And like you said, the election coming up, you have taxes and regulation on one side. And you have significant uncertainty on the other side, which I think is going to cause things to continue to be fairly dicey, you know, from a longer term investment perspective until we get to the outcome of that.
RICK NEWMAN: Hey Duncan, Rick Newman here. A lot of people want to know, where are the dip buyers? And I think you're suggesting that they're-- they're just not-- they don't think the dip is over yet. Is that what it is? And when will the dip buyers step in?
DUNCAN ROLPH: I think-- I think that's-- yeah, that's exactly what I'm suggesting. And I think ultimately when you have this combination of a lot of people working from home and a massive amount of retail buying, you see stock splits which, you know, create additional media attention for those, you know, those names that we've been talking about a lot.
And I think having these kind of dips from the run up. Again, we've only corrected, you know, a couple of weeks of performance here. So like I said, I think a lot of the longer term, larger investors are waiting. And there's a ton of unrealized gains still on the table. I mean, a lot of people made a ton of money in a lot of these names this year. And they pay taxes.
And so there is a consideration around how, you know, how to reallocate assets, because there is some friction with taxes right now. So I think you're going to need to see this continue for a little while longer. I think we're nowhere near a capitulation point on a near-term correction that's going to create some strong demand on the buy side.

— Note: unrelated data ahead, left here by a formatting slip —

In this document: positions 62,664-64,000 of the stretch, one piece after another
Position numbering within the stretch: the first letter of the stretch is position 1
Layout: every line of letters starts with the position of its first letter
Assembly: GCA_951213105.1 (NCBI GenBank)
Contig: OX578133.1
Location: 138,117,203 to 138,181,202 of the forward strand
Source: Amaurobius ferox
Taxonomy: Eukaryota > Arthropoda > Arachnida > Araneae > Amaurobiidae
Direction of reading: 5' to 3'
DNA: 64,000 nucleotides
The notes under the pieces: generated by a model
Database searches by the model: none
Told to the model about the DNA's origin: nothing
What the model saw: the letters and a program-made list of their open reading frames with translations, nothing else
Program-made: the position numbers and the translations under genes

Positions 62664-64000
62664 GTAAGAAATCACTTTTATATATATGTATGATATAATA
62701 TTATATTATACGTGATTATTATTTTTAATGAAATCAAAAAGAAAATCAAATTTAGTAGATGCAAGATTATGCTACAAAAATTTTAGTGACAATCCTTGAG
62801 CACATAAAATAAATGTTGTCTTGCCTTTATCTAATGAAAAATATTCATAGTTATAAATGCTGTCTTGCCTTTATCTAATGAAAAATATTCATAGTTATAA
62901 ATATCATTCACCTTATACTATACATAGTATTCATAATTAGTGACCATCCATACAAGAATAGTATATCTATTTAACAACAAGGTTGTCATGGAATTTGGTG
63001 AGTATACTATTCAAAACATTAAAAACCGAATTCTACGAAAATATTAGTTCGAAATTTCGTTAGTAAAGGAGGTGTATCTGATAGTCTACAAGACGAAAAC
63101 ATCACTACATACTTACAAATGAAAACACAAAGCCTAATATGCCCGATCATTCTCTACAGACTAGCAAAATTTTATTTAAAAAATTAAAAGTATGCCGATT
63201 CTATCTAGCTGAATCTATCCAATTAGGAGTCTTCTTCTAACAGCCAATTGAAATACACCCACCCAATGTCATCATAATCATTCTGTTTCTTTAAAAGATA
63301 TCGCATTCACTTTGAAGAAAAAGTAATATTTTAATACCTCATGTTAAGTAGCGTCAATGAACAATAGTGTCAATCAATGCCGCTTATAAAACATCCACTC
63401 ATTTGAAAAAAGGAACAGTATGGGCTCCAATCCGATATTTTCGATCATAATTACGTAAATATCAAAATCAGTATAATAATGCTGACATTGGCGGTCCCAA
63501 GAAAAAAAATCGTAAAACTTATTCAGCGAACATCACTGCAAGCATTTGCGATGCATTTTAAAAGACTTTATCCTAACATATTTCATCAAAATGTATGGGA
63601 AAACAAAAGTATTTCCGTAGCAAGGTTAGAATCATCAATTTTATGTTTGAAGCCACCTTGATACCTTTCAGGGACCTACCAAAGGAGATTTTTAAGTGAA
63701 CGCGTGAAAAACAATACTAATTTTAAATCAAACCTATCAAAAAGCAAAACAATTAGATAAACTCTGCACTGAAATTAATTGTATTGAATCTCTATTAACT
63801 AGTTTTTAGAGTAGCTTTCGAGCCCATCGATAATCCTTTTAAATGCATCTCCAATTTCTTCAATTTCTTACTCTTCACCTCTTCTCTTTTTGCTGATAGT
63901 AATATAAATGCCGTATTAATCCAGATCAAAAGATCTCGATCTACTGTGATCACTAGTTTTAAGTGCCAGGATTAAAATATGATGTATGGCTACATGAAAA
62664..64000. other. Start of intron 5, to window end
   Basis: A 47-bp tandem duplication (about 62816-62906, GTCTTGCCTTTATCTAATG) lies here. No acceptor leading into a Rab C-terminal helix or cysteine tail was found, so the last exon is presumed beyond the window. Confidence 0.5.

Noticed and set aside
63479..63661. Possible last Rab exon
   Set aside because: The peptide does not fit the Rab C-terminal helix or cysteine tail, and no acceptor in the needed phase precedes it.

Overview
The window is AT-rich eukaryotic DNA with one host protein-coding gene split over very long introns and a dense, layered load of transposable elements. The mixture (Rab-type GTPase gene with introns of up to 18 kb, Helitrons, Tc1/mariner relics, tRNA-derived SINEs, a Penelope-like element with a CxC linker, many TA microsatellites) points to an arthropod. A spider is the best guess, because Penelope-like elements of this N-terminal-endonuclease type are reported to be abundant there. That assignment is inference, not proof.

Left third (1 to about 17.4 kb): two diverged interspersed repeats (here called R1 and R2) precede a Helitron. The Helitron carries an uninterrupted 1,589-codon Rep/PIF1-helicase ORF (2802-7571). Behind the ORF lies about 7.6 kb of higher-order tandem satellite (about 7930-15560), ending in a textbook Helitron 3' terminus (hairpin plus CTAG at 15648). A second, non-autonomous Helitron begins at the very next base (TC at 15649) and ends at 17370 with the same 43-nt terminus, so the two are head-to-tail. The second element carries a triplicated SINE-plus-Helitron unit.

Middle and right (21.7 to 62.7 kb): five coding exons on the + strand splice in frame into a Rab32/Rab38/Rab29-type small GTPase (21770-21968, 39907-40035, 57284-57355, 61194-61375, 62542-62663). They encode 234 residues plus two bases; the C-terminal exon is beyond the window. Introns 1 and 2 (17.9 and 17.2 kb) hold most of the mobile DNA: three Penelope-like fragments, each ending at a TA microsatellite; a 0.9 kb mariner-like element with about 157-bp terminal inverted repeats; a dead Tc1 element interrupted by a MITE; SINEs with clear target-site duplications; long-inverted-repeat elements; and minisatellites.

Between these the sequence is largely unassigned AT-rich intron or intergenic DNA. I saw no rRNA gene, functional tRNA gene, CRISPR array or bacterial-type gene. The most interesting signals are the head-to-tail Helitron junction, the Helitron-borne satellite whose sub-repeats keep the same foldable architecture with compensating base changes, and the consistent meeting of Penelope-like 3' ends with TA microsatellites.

- you said that you've pulled back on some tech, at least in your portfolio. I'm curious if you can share some of those names that you've pulled back from. And what specifically concerns you about the sector as a whole right now?
DUNCAN ROLPH: I mean, the bigger-- the big issue, sorry my light just went out in my office here. The bigger issue for us is that a lot of these names, when you look at it from a pure valuation standpoint, have run up. When we have names that are up 50 plus percent over a short period of time, and you're looking at valuation relative to relative growth going forward, I mean, it's a, you know, it's difficult to justify these kind of valuations over a longer period of time.
So some of the bigger names that I think a lot of people have piled in to, I mean Apple being one and so forth. I think it's just prudent to kind of manage your position waiting. So if you have a stock that's doubled or tripled, now that stock is a much larger percentage of the overall portfolio. So rebalancing down to targets is more of what we're doing right now.
So while it's technically taking money off the table, it's more rebalancing back to target positions that we've had, you know, last year and the year before.
SEANA SMITH: All right. Duncan Rolph Managing Partner at Miracle Mile Advisors, thanks so much for joining the show today.
DUNCAN ROLPH: My pleasure, thank you.